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A new national study will investigate the long-term effects of lung inflammation and scarring from COVID-19. The study, launched with £2 million of funding from UK Research and Innovation (UKRI), aims to develop treatment strategies and prevent disability.

Doctor in mask helping lady with a respiratory oxygen mask sitting on hospital bed

Many people recovering from COVID-19 suffer from long-term symptoms of lung damage, including breathlessness, coughing, fatigue and limited ability to exercise.

COVID-19 can lead to inflammation in the lungs due to the infection and the immune system’s reaction to it. The inflammation may improve over time, but in some people it persists.

In severe cases, the lungs may become scarred. The scarring causes stiffness in the lungs, which can make it difficult to breathe and get oxygen to the bloodstream, resulting in long-term breathlessness and difficulty managing daily tasks.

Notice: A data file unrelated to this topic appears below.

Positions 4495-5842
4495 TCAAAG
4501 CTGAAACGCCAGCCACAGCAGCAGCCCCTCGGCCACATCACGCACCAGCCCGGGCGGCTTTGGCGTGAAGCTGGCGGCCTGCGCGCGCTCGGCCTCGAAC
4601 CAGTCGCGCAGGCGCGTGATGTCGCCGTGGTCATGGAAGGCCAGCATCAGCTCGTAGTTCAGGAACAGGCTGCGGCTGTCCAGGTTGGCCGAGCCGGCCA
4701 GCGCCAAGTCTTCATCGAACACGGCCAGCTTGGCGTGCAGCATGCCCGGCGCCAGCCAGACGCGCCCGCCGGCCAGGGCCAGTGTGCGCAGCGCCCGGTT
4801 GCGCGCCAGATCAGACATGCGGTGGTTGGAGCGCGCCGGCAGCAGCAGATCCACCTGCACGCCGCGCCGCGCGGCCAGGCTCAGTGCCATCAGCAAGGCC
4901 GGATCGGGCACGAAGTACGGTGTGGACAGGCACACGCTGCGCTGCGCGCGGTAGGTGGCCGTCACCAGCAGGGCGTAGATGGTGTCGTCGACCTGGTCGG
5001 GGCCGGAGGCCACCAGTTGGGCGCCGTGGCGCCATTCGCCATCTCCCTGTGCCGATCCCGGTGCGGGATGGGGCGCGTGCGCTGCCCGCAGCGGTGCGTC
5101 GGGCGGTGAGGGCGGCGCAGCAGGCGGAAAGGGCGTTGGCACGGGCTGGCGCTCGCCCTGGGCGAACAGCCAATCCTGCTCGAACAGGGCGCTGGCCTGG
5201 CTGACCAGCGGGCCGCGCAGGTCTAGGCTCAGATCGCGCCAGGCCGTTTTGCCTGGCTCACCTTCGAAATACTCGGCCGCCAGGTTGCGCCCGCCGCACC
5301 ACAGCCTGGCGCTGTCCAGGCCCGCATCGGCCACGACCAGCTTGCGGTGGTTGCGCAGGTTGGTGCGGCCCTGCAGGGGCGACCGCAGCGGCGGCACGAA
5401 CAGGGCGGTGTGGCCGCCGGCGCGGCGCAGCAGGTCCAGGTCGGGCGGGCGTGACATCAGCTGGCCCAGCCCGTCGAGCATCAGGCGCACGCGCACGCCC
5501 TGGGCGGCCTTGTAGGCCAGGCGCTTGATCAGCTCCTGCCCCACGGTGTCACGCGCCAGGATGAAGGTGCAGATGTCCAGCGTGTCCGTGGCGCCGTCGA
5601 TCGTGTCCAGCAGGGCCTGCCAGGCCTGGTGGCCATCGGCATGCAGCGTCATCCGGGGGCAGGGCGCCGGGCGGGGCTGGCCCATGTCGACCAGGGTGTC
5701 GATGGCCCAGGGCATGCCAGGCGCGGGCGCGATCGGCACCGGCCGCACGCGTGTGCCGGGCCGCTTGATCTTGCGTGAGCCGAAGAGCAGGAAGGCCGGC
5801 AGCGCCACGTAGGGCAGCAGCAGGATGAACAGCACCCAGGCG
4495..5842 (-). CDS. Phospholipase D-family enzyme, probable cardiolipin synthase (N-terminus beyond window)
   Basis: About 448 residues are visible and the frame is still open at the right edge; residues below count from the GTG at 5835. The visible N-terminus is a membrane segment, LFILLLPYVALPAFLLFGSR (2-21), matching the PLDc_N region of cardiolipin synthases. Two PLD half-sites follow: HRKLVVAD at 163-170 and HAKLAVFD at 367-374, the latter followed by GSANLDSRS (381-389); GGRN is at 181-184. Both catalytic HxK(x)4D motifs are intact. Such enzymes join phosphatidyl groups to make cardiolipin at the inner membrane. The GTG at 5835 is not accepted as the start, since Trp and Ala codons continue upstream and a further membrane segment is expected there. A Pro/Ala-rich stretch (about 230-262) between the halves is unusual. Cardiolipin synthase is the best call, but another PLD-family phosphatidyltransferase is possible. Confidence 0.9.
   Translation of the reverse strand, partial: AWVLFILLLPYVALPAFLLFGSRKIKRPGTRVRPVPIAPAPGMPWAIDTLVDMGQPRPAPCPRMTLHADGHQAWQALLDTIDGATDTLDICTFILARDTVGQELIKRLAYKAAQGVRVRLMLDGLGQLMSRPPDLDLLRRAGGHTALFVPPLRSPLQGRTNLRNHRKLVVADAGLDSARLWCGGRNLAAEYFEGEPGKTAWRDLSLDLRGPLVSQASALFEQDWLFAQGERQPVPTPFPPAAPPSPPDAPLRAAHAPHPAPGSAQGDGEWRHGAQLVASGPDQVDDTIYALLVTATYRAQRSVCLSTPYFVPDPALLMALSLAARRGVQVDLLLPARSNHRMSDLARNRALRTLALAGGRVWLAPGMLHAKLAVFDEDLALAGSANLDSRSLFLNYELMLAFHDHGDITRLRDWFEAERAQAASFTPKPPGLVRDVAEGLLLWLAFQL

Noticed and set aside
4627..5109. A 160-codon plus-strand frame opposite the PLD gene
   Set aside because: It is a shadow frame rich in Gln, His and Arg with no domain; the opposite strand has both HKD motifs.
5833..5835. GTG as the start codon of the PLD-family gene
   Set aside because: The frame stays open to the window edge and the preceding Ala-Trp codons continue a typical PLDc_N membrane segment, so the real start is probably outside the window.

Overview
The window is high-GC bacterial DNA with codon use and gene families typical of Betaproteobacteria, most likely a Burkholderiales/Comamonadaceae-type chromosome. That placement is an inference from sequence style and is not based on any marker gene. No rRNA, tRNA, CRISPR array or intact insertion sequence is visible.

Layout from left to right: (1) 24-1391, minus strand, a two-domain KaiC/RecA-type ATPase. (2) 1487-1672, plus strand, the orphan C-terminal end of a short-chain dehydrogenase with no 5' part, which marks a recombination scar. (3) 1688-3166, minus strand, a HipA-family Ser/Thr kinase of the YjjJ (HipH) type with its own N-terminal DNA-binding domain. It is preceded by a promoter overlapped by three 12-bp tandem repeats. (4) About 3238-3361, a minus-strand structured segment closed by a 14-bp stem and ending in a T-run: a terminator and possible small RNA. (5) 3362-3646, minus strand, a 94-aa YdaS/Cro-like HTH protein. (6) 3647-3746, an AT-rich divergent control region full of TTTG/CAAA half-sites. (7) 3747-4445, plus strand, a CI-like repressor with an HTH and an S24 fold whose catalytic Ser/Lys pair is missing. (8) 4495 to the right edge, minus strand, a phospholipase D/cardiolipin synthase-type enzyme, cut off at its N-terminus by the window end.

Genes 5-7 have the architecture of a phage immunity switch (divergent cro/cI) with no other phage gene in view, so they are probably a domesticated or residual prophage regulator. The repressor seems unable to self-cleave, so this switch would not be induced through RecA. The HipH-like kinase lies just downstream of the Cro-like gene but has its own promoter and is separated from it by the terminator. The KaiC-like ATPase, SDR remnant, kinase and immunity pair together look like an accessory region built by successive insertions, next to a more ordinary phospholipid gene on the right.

This inflammation and scarring of the lungs is called ‘interstitial lung disease’.

Now, this study, called the UK Interstitial Lung Disease Long-COVID19 (UKILD-Long COVID) study, will investigate whether post-COVID-19 lung damage will improve or worsen over time, how long it will last, and the best strategies for developing treatments.

Read the full story on the NIHR Oxford Biomedical Research Centre website

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